After that I'd had enough CPD for the day so it was back to my belonging filled hotel room. 

Monday 6 May 2024

A visit to Heineken's Murphys brewery

As someone who takes my Continuing Professional Development very seriously it was without hesitation that I booked on to the IBD Study Tour of Ireland. We started in Cork, a city I liked the look of:

Connolly was a Wobbly too and the influence of the IWW could still be seen on the side of the building...

... along with some nationalist drivel.

But on to the studying. The first stop on the tour was Murphys brewery. The brewery dates from 1854 when a distilling family bought a hospital and converted it to a brewery. The company was bought by Heineken in 1983. 

It can be a difficult task getting into breweries owned by large companies and they can be restrictive on what you are allowed to see. In this case for Health and Safety reasons we couldn't get in the brewhouse which was a shame. They can do 12 six tonne brews a day in it in two lauter tuns. Heineken, Coors, Fosters, Tiger, Moretti, Lagunitas, Murphys and Beamish are brewed there, the stouts being perhaps four brews out of a weekly 35-40. Cider is also made there from sugar and concentrate.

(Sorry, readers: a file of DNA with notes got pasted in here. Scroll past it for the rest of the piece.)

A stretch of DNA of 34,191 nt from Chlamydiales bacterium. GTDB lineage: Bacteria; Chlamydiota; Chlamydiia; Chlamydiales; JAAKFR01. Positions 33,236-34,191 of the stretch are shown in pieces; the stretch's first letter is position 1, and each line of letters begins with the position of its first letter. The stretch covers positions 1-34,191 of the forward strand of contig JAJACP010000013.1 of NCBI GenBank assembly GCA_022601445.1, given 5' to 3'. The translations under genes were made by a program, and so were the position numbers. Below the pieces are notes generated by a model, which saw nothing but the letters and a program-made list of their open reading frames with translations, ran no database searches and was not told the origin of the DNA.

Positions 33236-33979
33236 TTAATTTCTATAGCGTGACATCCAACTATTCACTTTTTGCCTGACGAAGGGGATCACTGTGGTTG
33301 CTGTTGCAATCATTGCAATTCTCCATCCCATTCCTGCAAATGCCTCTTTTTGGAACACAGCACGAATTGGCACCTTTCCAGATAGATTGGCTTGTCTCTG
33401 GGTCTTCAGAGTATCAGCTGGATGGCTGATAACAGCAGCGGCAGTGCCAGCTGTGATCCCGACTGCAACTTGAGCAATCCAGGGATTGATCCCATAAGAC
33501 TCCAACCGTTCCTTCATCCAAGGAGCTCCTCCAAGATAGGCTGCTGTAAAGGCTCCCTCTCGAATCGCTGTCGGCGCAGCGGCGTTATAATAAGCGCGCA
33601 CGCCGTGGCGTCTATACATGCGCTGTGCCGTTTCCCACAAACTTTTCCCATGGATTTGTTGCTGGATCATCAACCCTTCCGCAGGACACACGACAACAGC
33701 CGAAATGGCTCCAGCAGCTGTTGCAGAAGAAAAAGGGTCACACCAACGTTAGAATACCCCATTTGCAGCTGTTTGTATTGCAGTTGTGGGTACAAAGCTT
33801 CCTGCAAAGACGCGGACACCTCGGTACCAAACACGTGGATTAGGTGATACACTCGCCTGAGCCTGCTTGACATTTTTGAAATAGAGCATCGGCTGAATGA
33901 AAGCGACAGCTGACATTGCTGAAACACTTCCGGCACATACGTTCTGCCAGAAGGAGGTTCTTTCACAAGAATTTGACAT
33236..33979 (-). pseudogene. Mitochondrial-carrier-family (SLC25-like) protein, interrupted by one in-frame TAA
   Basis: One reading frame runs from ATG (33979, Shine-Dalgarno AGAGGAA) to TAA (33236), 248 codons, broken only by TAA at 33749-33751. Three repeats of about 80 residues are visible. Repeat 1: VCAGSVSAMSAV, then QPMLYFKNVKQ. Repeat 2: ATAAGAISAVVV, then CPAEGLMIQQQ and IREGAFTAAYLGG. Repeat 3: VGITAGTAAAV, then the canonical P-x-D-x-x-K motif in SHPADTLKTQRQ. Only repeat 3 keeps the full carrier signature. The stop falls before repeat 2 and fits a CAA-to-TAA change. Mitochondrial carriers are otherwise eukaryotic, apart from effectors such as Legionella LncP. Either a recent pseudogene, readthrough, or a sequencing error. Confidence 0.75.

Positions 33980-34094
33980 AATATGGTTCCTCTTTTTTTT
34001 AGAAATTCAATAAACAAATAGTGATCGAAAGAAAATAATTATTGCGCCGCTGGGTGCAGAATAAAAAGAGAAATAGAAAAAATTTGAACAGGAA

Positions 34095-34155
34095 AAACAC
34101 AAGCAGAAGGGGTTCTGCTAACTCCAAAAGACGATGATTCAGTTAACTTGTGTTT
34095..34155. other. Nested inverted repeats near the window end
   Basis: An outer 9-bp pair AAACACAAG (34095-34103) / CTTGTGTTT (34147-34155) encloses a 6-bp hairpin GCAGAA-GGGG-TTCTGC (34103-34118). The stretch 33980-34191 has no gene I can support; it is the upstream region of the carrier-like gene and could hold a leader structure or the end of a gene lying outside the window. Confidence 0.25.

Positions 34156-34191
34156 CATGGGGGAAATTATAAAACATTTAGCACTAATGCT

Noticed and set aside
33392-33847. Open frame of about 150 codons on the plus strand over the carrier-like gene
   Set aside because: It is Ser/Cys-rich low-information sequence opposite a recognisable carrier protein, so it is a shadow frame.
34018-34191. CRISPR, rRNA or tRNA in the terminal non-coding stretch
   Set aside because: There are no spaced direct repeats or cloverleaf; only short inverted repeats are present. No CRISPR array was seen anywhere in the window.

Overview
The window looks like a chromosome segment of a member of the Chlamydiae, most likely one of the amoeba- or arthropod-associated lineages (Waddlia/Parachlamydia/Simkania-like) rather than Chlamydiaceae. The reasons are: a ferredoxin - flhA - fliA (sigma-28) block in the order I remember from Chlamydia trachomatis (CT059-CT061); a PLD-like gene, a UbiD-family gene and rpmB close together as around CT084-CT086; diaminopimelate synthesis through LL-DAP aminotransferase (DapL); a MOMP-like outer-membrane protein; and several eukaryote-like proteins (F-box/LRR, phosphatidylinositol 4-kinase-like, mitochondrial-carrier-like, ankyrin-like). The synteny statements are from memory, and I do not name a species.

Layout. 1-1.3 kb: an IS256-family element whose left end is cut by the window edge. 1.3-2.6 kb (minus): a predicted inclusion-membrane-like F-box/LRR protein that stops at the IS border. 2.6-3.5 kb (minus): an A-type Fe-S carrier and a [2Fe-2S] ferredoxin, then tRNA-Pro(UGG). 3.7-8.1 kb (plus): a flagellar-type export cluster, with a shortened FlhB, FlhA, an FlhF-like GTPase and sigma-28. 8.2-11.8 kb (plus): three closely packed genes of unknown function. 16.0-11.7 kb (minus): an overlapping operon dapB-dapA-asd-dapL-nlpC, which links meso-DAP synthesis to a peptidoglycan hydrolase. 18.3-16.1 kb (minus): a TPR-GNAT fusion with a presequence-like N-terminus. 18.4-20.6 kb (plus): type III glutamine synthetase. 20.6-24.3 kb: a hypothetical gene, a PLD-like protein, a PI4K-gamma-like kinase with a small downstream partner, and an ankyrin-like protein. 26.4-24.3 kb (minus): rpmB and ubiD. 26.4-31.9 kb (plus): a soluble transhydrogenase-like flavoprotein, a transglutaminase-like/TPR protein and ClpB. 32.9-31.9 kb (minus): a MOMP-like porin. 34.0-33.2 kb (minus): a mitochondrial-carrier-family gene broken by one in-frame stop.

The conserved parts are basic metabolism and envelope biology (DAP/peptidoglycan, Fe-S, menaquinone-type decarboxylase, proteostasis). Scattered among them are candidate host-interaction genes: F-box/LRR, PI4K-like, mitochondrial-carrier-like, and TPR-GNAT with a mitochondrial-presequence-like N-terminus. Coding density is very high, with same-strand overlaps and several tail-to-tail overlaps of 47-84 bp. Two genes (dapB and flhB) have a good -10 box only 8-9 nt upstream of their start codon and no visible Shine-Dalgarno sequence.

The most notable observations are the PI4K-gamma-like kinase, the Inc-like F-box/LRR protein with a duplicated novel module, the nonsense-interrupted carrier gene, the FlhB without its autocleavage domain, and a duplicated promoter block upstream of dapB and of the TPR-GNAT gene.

They can mash every two hours and ten minutes, lautering takes three house. They have a holding vessel between the lauters and the copper, and unusually the yeast propagation plant is in the Hauppmann brewhouse. Overall extract losses are less than 7%.

They have heat recovery on the stack on the copper and a heat recovery tank holds hot water which is used to pre-heat the wort via a Plate Heat Exchanger. They have four 120 tonne malt silos and two wheat malt silos (though it's used at less than 5% so presumably they're smaller). Chocolate malt and roast barley are used for the stouts (Murphys and Beamish respectively) and colour adjustment. Maize goes in the Moretti. They have CO2 recovery and are self sufficient in it. They used to do a lot of filling of gas bottles do but not only do a small about of 20L gas containers. 

Heineken has a mashing profile 55, 64 and 78°C and is brewed at 17°P to 7.5% ABV before being cut to a sales strength of 4.3%. I'm also got something down about them mashing at 60°C not 55. For the stouts maybe? It's to prevent ferulic acid formation so they don't get a phenolic taste from 4 Vinyl Guaiacol. Mash pH is 5.5-5.7 and copper pH 5.3-5.5. Calcium carbonate is added in the Mash Conversion Vessel and phosphoric acid in the copper. 

Their 20 head keg filler can fill 850 x 30L kegs an hour. 

Maximum brew length is 330hl. Six brews of Heineken will go in a single Fermenting Vessel. Horizontal FVs have to be used for Heineken as they only allow a maximum height of 4m so they get the right ester profile in the beer. Wort is oxygenated to 20ppm. Fermentation is at 12°C for 10 days and it takes 28 days in total to make Heineken. Cider takes three weeks and stouts are filtered after 10 days. The stouts are carbonated to 1.5-1.8 volumes of CO2 in tank and nitrogenated just before packaging.  

Pentair cross flow filters are used and for lagers (but not stouts) PVPP is used for stabilisation. Total production is one million hl a year, at a push they could do 1.2 million.